At the same time, the administration is pushing for changes in the rules and regulations to make it easier to extract and transport oil and gas, as well as the construction of pipelines and LNG terminals.

The OPEC-led Saudi oil production restriction strategy kept prices at a certain level, and high prices helped America increase shale production. Putin hopes that a total price war will bankrupt the American shale, whose production costs are much higher than in Russia.

The shale industry already suffered from high debt costs. If revenues decline even further, many companies will not be able to fulfill their obligations and become bankrupt, and new investors will shun the oil sector.

It seems that at the moment Russia is gaining the upper hand in this brawl. Texas oil workers want to ask the Texas Railroad Commission (Texas’s chief oil regulator, oversees and regulates drilling, production and transportation of oil – a note from the InosMI edition ) to introduce restrictions on production in the industry. And Trump stepped back from his earlier statements in support of cheap oil and called Putin to talk about stabilization in the oil markets.

Now the question is what should America do to protect an important industry for the country from a hostile foreign power pursuing political goals. For Democrats, who continue to regard Trump as Putin’s puppet, and hydraulic fracturing as a mortal sin against Mother Earth, the answer is clear. If Moscow destroys this industry in the USA, it will do a great service to America and the entire planet.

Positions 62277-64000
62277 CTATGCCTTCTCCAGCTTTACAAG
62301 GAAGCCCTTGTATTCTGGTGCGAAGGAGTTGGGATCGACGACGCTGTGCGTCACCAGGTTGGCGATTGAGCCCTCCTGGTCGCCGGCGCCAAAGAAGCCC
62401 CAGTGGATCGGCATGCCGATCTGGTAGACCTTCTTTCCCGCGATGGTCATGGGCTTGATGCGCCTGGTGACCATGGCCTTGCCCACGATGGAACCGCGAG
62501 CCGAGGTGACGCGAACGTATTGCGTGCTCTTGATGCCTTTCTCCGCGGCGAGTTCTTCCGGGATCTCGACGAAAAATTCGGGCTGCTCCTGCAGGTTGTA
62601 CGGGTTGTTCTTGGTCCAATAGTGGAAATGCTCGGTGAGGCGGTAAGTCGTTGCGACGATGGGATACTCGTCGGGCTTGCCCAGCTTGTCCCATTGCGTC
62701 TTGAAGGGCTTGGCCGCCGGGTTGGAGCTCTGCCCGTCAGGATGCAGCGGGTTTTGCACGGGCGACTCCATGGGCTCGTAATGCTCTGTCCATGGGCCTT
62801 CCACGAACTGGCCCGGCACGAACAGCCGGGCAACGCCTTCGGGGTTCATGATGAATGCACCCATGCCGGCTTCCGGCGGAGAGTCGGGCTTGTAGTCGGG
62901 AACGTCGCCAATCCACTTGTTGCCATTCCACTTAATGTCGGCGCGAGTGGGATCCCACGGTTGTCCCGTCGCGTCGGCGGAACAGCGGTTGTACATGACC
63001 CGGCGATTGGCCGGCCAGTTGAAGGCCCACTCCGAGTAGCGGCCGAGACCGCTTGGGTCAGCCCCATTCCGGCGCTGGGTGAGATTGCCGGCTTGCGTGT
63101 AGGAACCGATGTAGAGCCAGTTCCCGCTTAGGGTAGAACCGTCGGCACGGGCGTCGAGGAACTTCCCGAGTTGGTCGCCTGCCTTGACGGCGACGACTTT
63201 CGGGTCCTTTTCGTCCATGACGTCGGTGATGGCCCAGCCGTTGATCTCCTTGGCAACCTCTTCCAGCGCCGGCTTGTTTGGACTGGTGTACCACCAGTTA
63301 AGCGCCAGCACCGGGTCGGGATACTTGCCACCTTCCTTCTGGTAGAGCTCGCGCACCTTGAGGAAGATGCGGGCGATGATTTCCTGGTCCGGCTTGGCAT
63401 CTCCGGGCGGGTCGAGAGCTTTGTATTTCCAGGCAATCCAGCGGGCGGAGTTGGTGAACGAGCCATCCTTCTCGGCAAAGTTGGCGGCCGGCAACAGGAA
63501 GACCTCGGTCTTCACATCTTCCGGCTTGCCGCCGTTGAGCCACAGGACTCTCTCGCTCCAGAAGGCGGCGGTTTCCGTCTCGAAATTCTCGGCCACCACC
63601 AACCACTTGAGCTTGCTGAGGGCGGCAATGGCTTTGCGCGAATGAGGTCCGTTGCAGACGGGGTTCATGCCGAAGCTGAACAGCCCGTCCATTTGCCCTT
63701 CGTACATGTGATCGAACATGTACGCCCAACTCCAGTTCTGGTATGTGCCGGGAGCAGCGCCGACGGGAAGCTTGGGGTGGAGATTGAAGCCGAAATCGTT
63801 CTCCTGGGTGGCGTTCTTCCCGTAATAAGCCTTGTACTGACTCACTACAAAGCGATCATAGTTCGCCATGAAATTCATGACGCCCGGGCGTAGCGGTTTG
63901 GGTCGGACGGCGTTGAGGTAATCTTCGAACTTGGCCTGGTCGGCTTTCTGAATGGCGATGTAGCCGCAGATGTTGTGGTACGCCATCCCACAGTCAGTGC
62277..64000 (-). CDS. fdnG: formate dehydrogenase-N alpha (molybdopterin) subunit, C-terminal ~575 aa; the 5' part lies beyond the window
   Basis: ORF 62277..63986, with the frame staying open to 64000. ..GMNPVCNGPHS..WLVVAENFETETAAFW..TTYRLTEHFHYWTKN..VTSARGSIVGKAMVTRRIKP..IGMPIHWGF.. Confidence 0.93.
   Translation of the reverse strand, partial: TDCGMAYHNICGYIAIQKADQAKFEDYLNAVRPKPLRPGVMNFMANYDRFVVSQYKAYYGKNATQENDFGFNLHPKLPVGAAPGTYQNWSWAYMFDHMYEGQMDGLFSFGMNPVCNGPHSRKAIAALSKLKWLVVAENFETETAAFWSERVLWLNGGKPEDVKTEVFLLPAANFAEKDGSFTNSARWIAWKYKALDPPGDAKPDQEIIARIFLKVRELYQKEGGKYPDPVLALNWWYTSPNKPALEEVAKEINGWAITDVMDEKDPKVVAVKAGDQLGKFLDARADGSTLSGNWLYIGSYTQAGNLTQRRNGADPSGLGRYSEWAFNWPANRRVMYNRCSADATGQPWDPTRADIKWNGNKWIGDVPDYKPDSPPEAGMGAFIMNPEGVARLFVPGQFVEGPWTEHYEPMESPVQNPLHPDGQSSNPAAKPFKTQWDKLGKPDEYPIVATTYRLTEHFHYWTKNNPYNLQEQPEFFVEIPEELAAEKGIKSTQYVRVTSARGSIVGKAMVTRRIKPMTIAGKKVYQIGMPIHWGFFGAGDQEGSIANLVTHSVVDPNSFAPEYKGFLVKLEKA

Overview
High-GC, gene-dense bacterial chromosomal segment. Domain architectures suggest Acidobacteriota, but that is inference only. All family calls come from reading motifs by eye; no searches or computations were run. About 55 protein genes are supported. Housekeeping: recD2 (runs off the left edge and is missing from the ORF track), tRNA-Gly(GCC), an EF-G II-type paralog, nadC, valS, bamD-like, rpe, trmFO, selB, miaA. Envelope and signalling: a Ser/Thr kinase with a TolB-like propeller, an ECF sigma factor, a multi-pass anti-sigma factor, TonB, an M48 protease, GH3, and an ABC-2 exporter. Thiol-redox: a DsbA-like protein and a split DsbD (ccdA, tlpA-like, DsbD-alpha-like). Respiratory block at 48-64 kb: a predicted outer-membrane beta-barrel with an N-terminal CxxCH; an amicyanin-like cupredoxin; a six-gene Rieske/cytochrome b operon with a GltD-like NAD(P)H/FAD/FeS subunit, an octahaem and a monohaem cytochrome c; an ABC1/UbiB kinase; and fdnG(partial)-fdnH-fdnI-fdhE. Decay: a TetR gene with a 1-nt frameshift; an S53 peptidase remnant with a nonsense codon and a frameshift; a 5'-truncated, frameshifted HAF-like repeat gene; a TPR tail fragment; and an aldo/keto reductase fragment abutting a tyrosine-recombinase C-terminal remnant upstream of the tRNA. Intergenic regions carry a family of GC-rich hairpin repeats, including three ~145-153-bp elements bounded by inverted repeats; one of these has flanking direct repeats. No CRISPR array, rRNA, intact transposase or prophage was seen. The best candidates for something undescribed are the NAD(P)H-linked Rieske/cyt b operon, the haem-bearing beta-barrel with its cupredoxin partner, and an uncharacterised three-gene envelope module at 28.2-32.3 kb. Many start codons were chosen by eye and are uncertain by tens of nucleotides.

The administration supported the proposal to help American oil production, adding to the strategic reserve of 77 million barrels of oil in the amount of three billion dollars. But it was not included in the bill for assistance in connection with the coronavirus for a total of two trillion dollars, because the Democrats condemned this measure, seeing it as an attempt to save large US oil companies.

This problem in itself will not go away. Opponents of hydraulic fracturing technology will have to seriously think about the place of energy in American foreign policy. Concerns about climate change and other environmental dangers posed by this technology have become a topic of discussion. But the issue of the geopolitical significance of the American oil and gas boom is also being discussed. Do we want to live in a world where Iran, Russia and Saudi Arabia will form markets for their own benefit and with the help of oil wealth will influence the course of world events? Do we want to forever connect ourselves with Middle Eastern oil suppliers whose values ​​and interests run counter to ours?

This is a paradox, but Democrats’ objections to hydraulic fracturing technology provided Putin with a dominant position in his confrontation with Trump.


Our Standards, Terms of Use: Standard Terms And Conditions.

Contact us: [email protected]

The article is written and prepared by our foreign editors from different countries around the world – material edited and published by Ordo News staff in our US newsroom press.